Historically, Europe has not had a record of success with monetary unions. The European Union, as it was to become, was more than just the Franco-German alliance, and the post-Cold War EU/NATO expansion imperative destined such a parochial economic arrangement to failure. In 1999 when the eurozone was born, the majority of members were not compliant with the Maastricht Criteria of inflation, interest rates, deficit levels and debt levels.

Greece was an outlier but expected to converge and join. In this context it makes the “cooked books” Greece subsequently presented for entry a function of political reality. A currency designed by elites, agreed by elites, staffed by technocrats and with limited democratic credibility or public acceptance was to become of the economic vector by which the post-Cold War European Union was politically glued together. Hubris needs no better illustration.

Separating the banking problem from the sovereign problem

As an economist I have to admit the referendum result is complicating, to put mildly. This does not mean that there are not possible solutions to the Greek crisis. As Karl Whelan of UCD has repeatedly pointed out, if the ECB and the ESM (European Stability Mechanism) were to take over the Greek banking system and place it into a form of conservatorship the banking problem can be separated from the overall Greek debt problem. This would relieve the economic stress of capital flight and the need for ECB support to the Greek banking system purely for the purposes of facilitating vanishing capital out of the country and into domestic hoarding.

Separating out the banking problem from the sovereign problem would allow both to be addressed and remove the unhelpful linkage in the eyes of the markets between the state and banks that persists in Europe. Ideally the Greeks are offered a solution restructuring their debt, most especially their official sector (ie, IMF/EU/ECB) debt into perpetual bonds (consuls as the British called them), reducing their official sector exposure and buying time for the Greek economy to recover and grow. The perverse economic effects of high levels of official sector debt (something the Portuguese are now concerned about) means that a solution that finds a way to transfer the overall quantum of Greek Troika exposure needs to be found.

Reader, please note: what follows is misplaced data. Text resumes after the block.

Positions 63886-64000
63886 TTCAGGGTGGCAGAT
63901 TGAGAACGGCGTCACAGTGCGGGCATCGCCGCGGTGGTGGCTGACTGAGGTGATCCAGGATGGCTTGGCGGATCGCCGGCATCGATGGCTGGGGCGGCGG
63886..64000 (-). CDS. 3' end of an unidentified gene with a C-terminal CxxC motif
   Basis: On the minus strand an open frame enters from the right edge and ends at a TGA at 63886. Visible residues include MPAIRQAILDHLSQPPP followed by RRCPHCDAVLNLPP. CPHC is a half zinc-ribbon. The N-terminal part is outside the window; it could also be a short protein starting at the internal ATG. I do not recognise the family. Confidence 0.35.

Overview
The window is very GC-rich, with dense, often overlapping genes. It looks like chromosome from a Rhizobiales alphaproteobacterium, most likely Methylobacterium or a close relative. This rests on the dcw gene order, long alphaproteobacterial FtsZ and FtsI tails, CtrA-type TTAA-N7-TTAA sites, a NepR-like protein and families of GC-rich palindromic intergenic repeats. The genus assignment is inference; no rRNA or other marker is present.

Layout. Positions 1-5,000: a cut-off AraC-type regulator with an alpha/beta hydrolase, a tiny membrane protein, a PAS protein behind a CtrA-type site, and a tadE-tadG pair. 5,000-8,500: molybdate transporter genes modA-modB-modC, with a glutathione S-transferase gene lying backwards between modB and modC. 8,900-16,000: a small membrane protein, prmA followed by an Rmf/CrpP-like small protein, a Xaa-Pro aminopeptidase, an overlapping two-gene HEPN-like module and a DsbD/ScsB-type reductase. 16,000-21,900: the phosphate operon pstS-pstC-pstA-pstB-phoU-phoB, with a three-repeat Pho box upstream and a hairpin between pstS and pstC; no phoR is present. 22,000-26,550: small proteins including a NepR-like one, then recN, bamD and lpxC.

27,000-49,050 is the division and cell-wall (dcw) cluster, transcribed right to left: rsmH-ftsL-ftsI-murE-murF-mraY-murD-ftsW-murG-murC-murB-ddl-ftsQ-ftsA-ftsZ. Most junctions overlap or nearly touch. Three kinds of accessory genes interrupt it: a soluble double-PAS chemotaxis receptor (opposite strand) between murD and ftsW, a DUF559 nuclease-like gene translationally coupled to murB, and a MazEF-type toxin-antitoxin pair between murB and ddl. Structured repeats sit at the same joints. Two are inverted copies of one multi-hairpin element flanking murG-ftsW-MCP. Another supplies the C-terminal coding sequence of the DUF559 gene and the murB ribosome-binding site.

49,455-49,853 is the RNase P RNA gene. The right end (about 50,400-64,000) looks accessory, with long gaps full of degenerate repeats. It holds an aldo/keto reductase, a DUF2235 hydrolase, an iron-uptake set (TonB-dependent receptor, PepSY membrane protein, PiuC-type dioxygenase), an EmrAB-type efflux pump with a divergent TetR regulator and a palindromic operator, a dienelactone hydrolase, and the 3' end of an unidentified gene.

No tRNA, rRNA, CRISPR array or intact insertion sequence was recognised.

Greece has offered Europe an opportunity

Structural reforms are necessary but they yield limited positive economic results in the short term, in some cases they reduce economic output during implementation. Greece needs these reforms, as the leaked IMF Debt Sustainability Analysis highlighted, they have the lowest total factor productivity growth in the eurozone but supply-side reforms are at nought when faced to a total absence of demand.

Greek demand has collapsed. Greek exports are expanding but Greece doesn’t have the same favourable foreign direct investment and global export environment of Ireland. Given a programme that will encourage economic growth, Greece is not far from entering primary balance but this would have to be a support package that ensures that demand and supply-side measures are both embraced and aim towards restructuring the Greek economy from the ashes of past domestic and external policy failures.

Greece has offered Europe an opportunity to redress the fundamental flaw of hubris. Nemesis will be quick in her retribution if European authorities and the Greek government in conjunction with the opposition do not find an honourable path towards reconciling the European project with the dignity of the Greek people. It is in all our interests to bind up the economic and political wounds of the past seven years and do all which may achieve a just and lasting resolution.

Sean Barrett is an independent senator in Seanad Éireann, Member of Oireachtas Banking Inquiry and Associate Professor of Economics and Fellow of Trinity College Dublin.